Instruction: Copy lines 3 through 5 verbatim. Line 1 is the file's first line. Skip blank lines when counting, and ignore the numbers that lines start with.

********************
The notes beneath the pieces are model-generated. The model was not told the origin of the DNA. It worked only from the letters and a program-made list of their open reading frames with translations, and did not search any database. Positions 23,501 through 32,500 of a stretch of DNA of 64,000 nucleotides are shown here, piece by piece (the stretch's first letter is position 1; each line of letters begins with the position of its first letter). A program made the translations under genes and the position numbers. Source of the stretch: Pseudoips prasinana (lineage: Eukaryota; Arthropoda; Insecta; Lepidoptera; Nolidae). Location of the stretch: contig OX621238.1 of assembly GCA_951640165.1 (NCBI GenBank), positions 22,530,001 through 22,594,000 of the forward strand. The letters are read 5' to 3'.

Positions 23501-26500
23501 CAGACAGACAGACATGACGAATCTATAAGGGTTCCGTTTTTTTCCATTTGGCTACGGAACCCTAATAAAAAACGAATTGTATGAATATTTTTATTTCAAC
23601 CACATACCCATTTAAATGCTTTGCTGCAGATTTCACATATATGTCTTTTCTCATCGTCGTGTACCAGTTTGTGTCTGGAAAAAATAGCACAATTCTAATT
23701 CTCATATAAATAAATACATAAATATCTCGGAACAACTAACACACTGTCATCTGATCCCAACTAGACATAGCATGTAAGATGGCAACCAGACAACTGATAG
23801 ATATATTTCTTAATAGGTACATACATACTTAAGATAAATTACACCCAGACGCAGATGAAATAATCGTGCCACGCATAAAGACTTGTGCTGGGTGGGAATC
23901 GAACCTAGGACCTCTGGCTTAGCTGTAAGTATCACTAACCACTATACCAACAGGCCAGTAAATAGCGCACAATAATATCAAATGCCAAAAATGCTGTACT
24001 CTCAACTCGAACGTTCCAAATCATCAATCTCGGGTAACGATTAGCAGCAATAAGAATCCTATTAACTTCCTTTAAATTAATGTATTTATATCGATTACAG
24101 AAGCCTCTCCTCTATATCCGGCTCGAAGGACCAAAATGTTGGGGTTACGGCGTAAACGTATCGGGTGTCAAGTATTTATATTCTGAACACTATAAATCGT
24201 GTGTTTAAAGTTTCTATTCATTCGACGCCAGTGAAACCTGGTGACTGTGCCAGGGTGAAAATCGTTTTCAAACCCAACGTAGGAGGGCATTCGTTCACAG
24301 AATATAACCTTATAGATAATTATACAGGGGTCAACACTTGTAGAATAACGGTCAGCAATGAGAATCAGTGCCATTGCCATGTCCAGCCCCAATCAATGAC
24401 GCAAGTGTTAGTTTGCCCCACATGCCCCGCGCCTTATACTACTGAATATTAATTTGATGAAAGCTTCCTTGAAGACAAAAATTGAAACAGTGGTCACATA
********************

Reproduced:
23501 CAGACAGACAGACATGACGAATCTATAAGGGTTCCGTTTTTTTCCATTTGGCTACGGAACCCTAATAAAAAACGAATTGTATGAATATTTTTATTTCAAC
23601 CACATACCCATTTAAATGCTTTGCTGCAGATTTCACATATATGTCTTTTCTCATCGTCGTGTACCAGTTTGTGTCTGGAAAAAATAGCACAATTCTAATT
23701 CTCATATAAATAAATACATAAATATCTCGGAACAACTAACACACTGTCATCTGATCCCAACTAGACATAGCATGTAAGATGGCAACCAGACAACTGATAG